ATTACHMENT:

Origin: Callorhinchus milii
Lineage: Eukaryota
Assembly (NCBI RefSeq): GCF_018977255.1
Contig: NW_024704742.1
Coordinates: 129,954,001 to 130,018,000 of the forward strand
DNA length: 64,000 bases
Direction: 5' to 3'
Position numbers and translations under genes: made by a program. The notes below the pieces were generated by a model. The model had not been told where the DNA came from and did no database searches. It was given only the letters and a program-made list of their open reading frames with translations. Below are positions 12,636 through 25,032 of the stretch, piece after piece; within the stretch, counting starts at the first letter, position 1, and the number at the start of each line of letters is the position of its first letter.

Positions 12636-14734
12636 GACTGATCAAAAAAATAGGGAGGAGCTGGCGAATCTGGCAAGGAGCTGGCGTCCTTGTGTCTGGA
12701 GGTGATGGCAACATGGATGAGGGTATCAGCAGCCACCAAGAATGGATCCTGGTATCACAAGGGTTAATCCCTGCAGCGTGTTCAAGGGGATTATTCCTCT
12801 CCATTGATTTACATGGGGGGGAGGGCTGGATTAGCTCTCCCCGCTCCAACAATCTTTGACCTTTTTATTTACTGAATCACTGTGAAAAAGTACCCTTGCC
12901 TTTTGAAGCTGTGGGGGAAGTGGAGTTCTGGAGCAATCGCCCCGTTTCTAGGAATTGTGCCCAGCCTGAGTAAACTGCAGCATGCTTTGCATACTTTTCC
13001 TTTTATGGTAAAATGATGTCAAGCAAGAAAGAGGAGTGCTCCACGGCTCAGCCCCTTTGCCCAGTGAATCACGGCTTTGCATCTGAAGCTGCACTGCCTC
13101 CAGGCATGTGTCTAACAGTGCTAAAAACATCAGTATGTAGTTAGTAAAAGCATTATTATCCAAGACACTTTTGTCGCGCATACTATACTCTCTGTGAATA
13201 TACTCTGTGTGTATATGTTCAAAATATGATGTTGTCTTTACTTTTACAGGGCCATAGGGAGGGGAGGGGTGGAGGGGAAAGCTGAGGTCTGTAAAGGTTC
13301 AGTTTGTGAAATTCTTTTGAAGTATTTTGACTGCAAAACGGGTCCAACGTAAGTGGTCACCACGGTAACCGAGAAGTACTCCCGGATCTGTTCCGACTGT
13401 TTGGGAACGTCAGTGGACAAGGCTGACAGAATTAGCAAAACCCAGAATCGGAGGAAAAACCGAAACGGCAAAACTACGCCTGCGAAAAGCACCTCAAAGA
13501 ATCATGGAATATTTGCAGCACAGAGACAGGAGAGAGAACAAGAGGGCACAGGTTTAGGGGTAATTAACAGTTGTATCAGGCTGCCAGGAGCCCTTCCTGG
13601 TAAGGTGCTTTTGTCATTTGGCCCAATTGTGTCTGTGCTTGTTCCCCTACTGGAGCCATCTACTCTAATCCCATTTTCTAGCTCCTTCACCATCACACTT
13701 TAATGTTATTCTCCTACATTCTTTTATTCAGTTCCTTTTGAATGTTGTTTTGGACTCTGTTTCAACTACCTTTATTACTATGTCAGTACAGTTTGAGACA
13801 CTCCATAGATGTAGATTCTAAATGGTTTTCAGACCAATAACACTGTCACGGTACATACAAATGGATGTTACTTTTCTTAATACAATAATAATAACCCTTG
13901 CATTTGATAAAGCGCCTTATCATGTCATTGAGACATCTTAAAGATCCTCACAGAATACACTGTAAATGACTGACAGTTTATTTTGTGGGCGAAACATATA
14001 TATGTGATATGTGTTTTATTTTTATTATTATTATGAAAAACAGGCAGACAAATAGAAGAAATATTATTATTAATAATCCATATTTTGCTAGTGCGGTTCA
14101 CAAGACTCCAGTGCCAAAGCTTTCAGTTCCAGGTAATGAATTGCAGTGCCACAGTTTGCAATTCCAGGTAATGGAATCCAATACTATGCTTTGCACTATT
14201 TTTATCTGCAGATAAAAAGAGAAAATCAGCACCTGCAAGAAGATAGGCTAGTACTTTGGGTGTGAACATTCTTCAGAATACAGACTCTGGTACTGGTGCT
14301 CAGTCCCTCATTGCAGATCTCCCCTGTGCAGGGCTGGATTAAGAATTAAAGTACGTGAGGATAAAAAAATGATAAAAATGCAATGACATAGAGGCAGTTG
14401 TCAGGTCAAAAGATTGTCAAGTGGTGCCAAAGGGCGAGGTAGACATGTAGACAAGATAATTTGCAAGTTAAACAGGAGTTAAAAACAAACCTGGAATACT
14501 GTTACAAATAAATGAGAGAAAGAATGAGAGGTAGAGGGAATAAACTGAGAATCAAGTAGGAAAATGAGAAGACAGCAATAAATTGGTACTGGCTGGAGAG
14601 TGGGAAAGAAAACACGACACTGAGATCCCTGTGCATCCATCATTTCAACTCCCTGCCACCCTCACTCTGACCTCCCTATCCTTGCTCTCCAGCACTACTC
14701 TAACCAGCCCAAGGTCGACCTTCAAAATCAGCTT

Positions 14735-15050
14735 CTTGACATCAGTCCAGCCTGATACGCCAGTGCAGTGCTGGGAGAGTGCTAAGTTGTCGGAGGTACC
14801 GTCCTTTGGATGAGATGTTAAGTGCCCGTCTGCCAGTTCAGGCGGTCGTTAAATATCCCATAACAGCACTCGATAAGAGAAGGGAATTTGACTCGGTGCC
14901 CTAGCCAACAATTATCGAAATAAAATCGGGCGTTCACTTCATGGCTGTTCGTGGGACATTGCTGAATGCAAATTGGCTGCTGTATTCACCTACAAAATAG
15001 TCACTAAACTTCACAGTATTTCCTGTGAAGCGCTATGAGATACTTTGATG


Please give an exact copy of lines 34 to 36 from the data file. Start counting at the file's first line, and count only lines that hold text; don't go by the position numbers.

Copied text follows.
14801 GTCCTTTGGATGAGATGTTAAGTGCCCGTCTGCCAGTTCAGGCGGTCGTTAAATATCCCATAACAGCACTCGATAAGAGAAGGGAATTTGACTCGGTGCC
14901 CTAGCCAACAATTATCGAAATAAAATCGGGCGTTCACTTCATGGCTGTTCGTGGGACATTGCTGAATGCAAATTGGCTGCTGTATTCACCTACAAAATAG
15001 TCACTAAACTTCACAGTATTTCCTGTGAAGCGCTATGAGATACTTTGATG